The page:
In the MQ log statistics you can calculate the average I/O time.  There are two sets of data for each log

  1. The number of requests, and sum of the times of the requests to write 1 page.  This should be pretty constant, as the data is for when only one 4KB was transferred
  2. The number of requests, and sum of the times of the requests to more than 1 page.  The average I/O time will depend on the amount of data transferred.
  • When the system is lightly loaded, there will be many requests to write just one page. 
  • When big messages are being processed (over 4 KB) you will see multiple pages per I/O.
  • If an application processes many messages before it commits you will get many pages per I/O.   This is typical of a channel with a high achieved batch size.
  • When the system is busy you may find that most of the I/O write more than one page, because many requests to write a small amount of data fills up more than one page.

I think displaying the average I/O times would be useful.   I haven’t done tried this in a customer environment (as I dont have customer environment to use).    So if the data looks like

time in ms 0 1 2 3

it gives you a picture of the I/O response time.

  • The dark green is for I/O with just one page, the size of the bar should be constant.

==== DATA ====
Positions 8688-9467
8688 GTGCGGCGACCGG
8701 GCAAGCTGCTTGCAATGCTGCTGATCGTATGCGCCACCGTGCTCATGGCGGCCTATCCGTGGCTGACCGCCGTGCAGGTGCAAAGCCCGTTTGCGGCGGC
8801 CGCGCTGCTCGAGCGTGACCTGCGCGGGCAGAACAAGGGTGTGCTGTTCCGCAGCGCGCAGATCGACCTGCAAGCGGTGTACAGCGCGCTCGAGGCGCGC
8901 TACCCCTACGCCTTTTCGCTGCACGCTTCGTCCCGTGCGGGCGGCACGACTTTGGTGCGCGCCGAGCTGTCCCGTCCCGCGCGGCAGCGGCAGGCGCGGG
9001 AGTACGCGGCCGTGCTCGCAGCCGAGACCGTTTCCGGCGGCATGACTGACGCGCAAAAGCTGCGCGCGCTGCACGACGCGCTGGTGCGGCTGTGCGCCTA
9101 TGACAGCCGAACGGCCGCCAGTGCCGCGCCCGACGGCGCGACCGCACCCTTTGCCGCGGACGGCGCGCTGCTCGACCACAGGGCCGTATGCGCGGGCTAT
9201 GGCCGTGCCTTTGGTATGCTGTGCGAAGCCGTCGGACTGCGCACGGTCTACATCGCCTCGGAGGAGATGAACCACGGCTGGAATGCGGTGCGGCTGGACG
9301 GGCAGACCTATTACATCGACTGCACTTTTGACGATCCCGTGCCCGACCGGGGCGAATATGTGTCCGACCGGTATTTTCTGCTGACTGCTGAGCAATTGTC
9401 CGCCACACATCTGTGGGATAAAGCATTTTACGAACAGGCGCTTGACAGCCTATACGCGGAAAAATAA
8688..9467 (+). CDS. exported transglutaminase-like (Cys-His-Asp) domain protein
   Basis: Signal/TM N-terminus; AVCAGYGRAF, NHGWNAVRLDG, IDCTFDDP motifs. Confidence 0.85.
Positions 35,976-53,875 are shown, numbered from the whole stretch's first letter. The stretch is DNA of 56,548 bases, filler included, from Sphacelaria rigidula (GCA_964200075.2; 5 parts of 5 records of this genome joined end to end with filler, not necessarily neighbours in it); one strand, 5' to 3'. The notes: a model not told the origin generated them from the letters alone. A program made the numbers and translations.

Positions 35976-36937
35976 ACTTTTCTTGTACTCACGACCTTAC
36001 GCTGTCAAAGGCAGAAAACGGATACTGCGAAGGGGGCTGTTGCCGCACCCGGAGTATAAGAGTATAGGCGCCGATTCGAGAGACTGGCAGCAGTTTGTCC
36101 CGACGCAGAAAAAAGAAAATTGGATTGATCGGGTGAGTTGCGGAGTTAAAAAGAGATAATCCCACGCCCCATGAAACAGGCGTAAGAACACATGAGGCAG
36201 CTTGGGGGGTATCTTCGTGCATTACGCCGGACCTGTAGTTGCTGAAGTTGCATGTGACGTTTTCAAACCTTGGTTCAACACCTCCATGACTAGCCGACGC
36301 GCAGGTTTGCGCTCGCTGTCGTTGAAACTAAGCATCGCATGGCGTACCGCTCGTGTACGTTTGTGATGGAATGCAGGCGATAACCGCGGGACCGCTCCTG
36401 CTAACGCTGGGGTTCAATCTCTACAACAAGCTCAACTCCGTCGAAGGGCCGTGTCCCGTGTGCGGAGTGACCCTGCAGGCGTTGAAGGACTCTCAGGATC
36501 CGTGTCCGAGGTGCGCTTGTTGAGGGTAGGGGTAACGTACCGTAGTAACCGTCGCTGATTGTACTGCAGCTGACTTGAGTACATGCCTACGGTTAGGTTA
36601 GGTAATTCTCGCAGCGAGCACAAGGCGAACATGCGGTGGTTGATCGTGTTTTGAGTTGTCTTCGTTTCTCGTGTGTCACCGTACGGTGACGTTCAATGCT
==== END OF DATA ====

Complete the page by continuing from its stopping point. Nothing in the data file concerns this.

• The light green is for I/O with more than one page, the size of the bar will change slightly with load.  If it changes significantly then this indicates a problem somewhere.

Of course you could just display the total I/O response time = (total duration of I/Os) / (total number of I/Os), but you lose the extra information about the writing of 1 page.

Reading from logs

If an application using persistent messages decides to roll back:

  • MQ reads the log buffers for the transaction’s data and undoes any changes.
  • It may be the data is old and not in the log buffers, so the data is read from the active log data sets.
  • It may be that the request is really old (for example half an hour or more), MQ reads from the archive logs (perhaps on tape).

Looking at the application doing a roll back, and having to read from the log.

  • Reading from buffers is OK.   A large number indicates application problem or a DB/2 deadlock type problem.  You should investigate why there is so much rollback activity
  • Reading from Active logs … . this should be infrequent.  It usually indicates an application coding issue where the transaction took too long before commit.  Perhaps due to a database deadlock, or bad application design (where there is a major delay before the commit)
  • Reading from Archive logs… really bad news…..  This should never happen.

Displaying reads from LOGS

Last week     X
One hour ago  XXXXX
rate          0        10    20     40

Where green is “read from buffer”, orange is “read from active log”, red is “read from Archive log. Today looks a bad day”.